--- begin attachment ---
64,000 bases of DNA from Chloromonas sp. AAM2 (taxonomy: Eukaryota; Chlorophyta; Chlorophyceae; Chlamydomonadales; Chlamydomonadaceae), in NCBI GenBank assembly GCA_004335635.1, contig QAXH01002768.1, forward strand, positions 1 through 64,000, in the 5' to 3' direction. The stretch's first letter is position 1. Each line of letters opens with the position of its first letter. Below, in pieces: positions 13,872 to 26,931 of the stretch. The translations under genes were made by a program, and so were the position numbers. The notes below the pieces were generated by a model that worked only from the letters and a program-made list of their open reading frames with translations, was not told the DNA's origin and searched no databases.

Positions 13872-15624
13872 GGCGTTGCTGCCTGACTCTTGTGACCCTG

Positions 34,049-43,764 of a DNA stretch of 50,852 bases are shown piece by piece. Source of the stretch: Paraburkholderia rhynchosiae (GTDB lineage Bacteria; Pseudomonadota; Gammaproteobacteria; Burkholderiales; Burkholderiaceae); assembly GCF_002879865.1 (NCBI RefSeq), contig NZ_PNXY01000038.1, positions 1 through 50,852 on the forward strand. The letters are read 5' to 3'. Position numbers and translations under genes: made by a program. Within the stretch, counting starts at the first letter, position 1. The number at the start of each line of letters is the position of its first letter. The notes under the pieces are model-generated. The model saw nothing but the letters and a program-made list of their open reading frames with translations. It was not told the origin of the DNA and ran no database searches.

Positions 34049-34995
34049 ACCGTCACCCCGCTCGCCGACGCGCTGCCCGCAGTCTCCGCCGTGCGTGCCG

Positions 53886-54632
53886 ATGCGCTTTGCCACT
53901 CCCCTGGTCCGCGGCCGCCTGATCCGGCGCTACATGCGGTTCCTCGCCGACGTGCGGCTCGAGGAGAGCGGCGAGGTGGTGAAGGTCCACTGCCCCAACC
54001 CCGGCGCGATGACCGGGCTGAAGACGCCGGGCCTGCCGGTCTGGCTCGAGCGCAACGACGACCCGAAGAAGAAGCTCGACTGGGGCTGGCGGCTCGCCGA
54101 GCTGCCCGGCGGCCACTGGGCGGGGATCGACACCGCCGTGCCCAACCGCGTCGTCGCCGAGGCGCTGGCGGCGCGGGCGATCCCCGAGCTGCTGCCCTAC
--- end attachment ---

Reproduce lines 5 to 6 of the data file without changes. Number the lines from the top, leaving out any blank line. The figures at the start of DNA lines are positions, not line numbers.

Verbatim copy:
Positions 34049-34995
34049 ACCGTCACCCCGCTCGCCGACGCGCTGCCCGCAGTCTCCGCCGTGCGTGCCG